Monthly Archives: December 2010

Chivalry & Sorcery & Eyestrain, Part II

Prepare To Wear Out Your Dice

OK, let’s begin!

When last we left our intrepid hero, we had finished writing the introduction, but we hadn’t actually gotten around to creating a character. As noted in that section, you don’t pick a race, per se… you roll for your race. I’m surprised no game in the Cambrian Age didn’t have you roll to see if you were even in the game at all… oh, wait, that would be Traveller. (Infamous, and wonderful, for the fact your character could die before the game even began.)

We begin with Prime Requisites, which is what most other games just call “attributes”. I’m going to give C&S a pass on this one. The vocabulary of RPGs was still in a state of serious flux; this wasn’t some nineties¬† attempt to be different using all the same concepts but giving them goofy names (“Align the chakras of competence in opposition to the hazards of regret.” “What?” “Roll for initiative.” “Oh.”). The rules note, in very small type, that if your life horoscope is well aspected, you can reroll one crappy state.

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Merry Mutant Christmas!

Today, I finally got around to doing what I’ve been putting off for months — editing the monsters in Earth Delta (just in case you somehow got here from some odd link, Earth Delta is Lizard’s take on Gamma World style mutant adventuring using the D&D 4e rules). For a long time, I’ve been telling myself the lie that I would hook up my old PC, dig out the saved monster files from my old install of Adventure Tools, load them all, convert them all, and re-export them all. The truth is, after 6 months, it ain’t gonna happen, period. Furthermore, Adventure Tools does such a swell job of mangling converted custom monsters that I’d be better off just re-entering them, and, third, Adventure Tools doesn’t actually have the correct Monster Manual 3 attack and damage calculations anyway. So I just went through every damn monster in Earth Delta — that’s 114 so far, from Annihilation Army Alchemist to Wastelander Scout — and manually checked attack rolls and damage, and fixed a whole bunch of other errors as well — ranged attacks with no ranges, conditions with no end clause, confusing or poorly worded powers, missing keywords, typos, general inconsistencies, and more. The actual stat block format is still “old style”, which is a shame, but I don’t want to get stuck on stylistic issues when there’s content to be written.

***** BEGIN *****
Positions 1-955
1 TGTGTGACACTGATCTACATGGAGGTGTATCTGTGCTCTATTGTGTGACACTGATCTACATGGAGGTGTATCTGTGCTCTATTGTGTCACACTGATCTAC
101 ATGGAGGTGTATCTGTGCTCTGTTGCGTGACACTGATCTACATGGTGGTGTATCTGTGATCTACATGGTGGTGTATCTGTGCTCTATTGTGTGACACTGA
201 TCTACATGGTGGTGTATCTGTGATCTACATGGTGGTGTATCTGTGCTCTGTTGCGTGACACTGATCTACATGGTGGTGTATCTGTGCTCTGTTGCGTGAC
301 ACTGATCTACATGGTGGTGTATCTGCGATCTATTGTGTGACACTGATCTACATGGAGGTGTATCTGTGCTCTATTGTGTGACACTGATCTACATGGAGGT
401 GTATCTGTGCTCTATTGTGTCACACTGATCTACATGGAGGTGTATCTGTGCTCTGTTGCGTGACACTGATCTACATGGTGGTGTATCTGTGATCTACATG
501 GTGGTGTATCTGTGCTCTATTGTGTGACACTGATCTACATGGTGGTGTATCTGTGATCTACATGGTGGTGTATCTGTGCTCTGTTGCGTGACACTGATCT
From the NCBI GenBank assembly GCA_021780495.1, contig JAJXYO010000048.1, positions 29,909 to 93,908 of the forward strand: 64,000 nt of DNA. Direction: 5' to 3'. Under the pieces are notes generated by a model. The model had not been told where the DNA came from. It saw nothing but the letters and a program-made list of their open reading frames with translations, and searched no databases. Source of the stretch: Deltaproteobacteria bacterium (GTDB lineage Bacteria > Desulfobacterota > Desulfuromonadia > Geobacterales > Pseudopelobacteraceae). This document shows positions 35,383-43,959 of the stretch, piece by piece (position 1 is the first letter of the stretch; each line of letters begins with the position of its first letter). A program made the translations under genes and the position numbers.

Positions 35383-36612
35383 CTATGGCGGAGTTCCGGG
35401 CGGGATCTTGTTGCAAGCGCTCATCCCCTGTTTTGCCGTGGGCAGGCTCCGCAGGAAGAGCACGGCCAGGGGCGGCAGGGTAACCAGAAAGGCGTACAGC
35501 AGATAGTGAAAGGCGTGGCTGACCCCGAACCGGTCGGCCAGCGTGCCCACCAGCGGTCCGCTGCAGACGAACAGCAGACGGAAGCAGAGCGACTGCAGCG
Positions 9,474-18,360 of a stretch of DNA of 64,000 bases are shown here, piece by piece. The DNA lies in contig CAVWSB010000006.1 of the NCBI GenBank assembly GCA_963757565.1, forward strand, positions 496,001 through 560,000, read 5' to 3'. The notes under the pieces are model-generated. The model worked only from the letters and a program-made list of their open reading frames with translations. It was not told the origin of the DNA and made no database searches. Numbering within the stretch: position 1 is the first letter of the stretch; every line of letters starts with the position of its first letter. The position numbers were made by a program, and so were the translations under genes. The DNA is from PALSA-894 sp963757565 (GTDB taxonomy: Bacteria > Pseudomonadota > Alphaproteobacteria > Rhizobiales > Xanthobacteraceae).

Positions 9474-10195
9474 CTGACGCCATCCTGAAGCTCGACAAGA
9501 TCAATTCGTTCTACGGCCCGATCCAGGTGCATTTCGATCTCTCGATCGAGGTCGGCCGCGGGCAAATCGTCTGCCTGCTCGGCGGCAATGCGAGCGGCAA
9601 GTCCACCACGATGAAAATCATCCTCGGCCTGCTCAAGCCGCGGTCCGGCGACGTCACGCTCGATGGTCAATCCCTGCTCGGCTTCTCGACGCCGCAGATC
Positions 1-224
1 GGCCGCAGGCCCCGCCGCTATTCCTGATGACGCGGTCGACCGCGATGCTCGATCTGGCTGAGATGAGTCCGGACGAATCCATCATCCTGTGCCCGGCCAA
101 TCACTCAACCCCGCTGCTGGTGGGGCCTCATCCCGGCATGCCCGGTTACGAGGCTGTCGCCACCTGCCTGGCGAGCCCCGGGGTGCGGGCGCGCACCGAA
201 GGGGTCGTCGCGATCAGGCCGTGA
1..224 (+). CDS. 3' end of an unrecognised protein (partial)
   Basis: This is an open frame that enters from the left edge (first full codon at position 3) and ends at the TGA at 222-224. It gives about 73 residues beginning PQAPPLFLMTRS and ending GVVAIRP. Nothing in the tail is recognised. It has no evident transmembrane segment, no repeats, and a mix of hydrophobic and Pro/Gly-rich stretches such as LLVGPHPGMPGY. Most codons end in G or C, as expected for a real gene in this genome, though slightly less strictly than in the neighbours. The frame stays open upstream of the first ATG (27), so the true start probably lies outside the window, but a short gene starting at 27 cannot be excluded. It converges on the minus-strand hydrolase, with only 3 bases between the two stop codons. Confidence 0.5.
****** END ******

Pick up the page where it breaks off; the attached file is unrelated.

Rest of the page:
I also decided to split Earth Delta into two books — the Core Rules, which has all the Player and DM stuff, and the Mutant Manual, because the file was just getting unwieldy in Word. I expect to be posting the core rules, chock-full of changes, fixes, expansions, etc (the last update published was October!), before the end of the year. The Mutant Manual… well, smeg it, it’s here now, and if I find a lot of errors I’ll just slip up another one while no one’s looking.

Anyway, here’s what the cover looks like. You can click on it to get the file.

Mutant Manual

Chivalry & Sorcery & Eyestrain

Chivalry & Sorcery

One reason I started doing my character creation walkthroughs was the fact that, well, I have over 2000 RPG items, and I’ve barely used any of them for actual gaming, despite playing constantly for the past 32 years or so. With such a cornucopia, it’s hard to decide what to do next, as I have games ranging from the common to the obscure, from the classic to the just-published.I’ve been looking a lot at the goofier, gonzoier, heavy metal, stuff from the “classic era”, but when D&D came out, there were a lot of reactions to it. Really, for the first few years of RPG history, every game was, in some way, a response to Dungeons & Dragons — some were slavish imitations of it, some were D&D on acid trips, some were “D&D but in a different genre but we copied over a bunch of stuff from D&D because it’s the only template we had for designing an RPG”, and some were more profound statements of disagreement with the design ethos of D&D. One of these rebuttals, Tunnels & Trolls, was pretty much the only game of the era consciously and deliberately designed to be simpler for the sake of simplicity.

This article isn’t about Tunnels & Trolls, as you’ve probably figured out from reading the frakking title. It is about another Noun & Noun game, one which looked at D&D and said “Unhistoric! Simplistic! Balderdash!”. That game, of course, is Chivalry & Sorcery, the SCA Authenticity Fascist to D&D Ren Faire dude wandering around in a T-Shirt saying “I’m just here for the wenches”.

This is Chivalry & Sorcery

This is D&D

Any questions?

Anyway, read on for more!

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Flint Baker Header.git

Flint Baker And The One Eyed Monster Men Of Mars

Tales From The Public Domain

Planet Comics #1

Flint Baker And The One Eyed Monster Men Of Mars

Not Gay Porn. Really.